I received word today from Forward Movement that they are getting ready to do a reprint of the St. Augustine’s Prayer Book that David Cobb and I revised. Before the presses start running, though, they wanted to make check if there were any uncaught typos or oddities that ought to be corrected in the next version.
Have you seen anything?
And, no, this isn’t the opportunity to revisit items put in or taken out, but to make sure that what is there is there correctly…
I love and use the book; one of the very few things that have made me go, “Hm!” is when a traditional-language prayer ends with “through the same, Jesus Christ our Lord.” I’d drop the comma; I think the book has this in a few places (pp. 32 and 152, for example); but not all instances of this construction. I hadn’t encountered a comma in that phrase before. I personally would like the comma to go away but will of course survive perfectly well if it stays. :)
On page 50: “. . . it is fitting to conclude the Noon Devotion with the Memorial of the Passion found on page 42 of this book.” The Memorial of the Passion is actually on page 33.
Also on page 50, the rubric at the bottom of the page refers the user to “The Angelus (p. 40,” but the Angelus is actually on page 31.
On page 54: “The Church takes up the Magnificat (p. 47),” but the Magnificat is actually on page 38.
And I know it’s outside of what you are asking, but I can’t help but add that the word “borest” in the Alma Redemptoris grates on my ears a bit. I don’t say it is incorrect–it just sounds weird. Is “didst bear” too presumptuous?
Loving the book, by the way–thanks so much for the work!
I agree that “borest” sounds weird. If we’re going to follow the conventions of Traditional Liturgical English when it comes to verb-endings, we should also follow its practice of using “a” in past-tense verbs where contemporary English has “o.” We have “spake” instead of “spoke” and “brake” instead of “broke;” we should likewise use “barest” instead of “borest.” But “didst bear” works fine too.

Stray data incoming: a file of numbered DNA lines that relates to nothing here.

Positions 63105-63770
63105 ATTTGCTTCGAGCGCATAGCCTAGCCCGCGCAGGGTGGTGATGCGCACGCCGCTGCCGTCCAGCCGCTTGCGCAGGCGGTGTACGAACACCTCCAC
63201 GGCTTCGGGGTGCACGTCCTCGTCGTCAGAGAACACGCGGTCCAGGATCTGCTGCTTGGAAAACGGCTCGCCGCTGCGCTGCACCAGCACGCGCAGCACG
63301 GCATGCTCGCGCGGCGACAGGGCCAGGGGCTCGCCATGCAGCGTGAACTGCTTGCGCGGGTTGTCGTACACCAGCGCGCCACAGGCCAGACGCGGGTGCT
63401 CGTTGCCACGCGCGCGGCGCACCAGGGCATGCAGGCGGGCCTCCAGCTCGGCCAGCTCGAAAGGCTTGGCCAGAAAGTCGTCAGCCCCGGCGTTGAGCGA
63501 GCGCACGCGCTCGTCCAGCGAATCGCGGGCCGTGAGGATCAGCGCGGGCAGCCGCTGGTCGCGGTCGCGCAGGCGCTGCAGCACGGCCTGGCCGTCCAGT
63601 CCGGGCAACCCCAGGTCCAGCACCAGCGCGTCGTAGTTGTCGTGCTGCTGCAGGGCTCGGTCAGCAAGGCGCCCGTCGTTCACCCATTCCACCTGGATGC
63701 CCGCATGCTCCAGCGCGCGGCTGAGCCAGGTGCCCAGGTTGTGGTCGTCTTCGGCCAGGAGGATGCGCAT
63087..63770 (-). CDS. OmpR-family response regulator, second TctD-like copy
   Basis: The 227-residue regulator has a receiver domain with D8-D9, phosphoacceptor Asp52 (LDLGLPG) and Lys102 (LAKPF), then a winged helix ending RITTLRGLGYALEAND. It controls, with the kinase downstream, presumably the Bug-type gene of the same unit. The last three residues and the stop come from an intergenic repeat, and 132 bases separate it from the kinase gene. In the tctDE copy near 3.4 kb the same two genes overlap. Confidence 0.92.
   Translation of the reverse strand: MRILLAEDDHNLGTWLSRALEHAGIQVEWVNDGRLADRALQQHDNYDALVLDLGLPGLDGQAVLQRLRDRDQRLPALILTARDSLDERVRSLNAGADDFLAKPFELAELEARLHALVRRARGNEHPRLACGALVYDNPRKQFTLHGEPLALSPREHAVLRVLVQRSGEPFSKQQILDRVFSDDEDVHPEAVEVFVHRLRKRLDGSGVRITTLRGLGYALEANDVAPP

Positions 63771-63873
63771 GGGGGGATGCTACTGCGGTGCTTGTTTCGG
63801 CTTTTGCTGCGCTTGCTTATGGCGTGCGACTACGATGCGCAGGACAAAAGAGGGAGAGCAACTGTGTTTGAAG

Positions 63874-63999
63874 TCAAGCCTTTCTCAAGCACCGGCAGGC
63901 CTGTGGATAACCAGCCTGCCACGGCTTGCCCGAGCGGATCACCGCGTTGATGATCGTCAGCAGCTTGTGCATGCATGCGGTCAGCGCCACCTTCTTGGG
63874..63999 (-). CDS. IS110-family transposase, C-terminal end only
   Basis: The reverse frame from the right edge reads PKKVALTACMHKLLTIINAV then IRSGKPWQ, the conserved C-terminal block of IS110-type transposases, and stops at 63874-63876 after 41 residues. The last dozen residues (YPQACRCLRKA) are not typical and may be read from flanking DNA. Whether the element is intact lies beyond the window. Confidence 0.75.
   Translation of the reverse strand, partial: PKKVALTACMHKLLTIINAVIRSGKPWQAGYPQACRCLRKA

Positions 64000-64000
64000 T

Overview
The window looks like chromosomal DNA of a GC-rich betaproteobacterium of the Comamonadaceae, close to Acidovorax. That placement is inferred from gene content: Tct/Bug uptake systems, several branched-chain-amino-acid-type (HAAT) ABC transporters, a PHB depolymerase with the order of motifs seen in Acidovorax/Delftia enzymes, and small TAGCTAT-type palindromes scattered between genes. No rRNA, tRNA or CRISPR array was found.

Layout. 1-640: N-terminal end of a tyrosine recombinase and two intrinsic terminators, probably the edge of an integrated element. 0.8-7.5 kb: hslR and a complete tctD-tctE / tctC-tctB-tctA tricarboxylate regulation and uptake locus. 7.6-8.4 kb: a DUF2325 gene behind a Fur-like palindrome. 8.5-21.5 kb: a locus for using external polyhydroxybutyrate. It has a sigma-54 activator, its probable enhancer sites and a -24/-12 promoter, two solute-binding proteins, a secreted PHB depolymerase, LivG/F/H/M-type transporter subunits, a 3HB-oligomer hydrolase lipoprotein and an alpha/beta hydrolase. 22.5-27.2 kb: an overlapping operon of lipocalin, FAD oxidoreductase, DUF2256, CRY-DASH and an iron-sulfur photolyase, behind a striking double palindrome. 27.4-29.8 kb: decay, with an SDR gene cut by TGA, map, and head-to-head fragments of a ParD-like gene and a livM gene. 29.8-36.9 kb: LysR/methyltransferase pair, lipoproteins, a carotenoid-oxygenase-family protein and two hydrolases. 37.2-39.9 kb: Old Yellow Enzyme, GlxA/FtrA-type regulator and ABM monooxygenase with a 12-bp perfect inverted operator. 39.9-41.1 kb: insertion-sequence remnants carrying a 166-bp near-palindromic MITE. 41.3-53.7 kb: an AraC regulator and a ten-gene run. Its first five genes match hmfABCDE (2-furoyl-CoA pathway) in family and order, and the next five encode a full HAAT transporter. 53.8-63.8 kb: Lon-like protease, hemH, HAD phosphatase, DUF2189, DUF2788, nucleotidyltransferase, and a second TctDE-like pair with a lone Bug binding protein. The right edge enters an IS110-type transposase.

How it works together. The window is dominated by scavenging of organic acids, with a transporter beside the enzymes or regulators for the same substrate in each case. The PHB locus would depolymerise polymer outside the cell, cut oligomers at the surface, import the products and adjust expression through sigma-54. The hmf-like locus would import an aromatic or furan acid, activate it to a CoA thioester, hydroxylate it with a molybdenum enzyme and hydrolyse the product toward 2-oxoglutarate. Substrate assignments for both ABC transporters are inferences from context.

The grammatical question is an interesting one.
See KJV Isaiah 63:19, “… thou never barest rule over them…”
and Shakespeare’s King Lear, “… thou borest thine ass on thy back…”
I agree that “borest” is kind of strange. At least there is relevant ecclesiastical evidence for “barest”, although I do think “didst bear” is more comprehensible to the modern ear.
One quick point: In the prayer for the dead, “May the souls of all the [faithful] departed, through the mercy of God, rest in peace,” I’ve always known “mercy” rather than “mercies.” The book has “mercies” in some places. I’d like it to be “mercy”…not singular, but the property of God rather than countable mercies. But I realize this may be deliberate, as I’ve heard several different clergy use “mercies.” If it’s unintentional and should be one way or the other, I vote for “mercy.”
I also vote for “he whom so meetly thou barest” rather than “borest.”
A way picky thing to fix or not would be making sure the text following a drop-cap is in small caps consistently.
So much for “one quick point,” I realize. Mea culpa!
Don’t fall into the “thou didst” trap. Far too many recent hymn translations rely on this construction.
What’s wrong with “thou didst”? It’s grammatically correct. “Thou dyddest not abhorre the virgins wombe”, for example, right out of the first Prayer Book.
There’s nothing wrong with it and it’s fine in small doses, but a lot modern English translations employing archaism will use it out of laziness.
On page 210, “The Adent Prose” I suppose ought to read “The Advent Prose.”
If it’s not too late: page 301, line 6, should read “in your presence,” not “in our presence.” A small group used the Stations of the Resurrection last night and noticed it.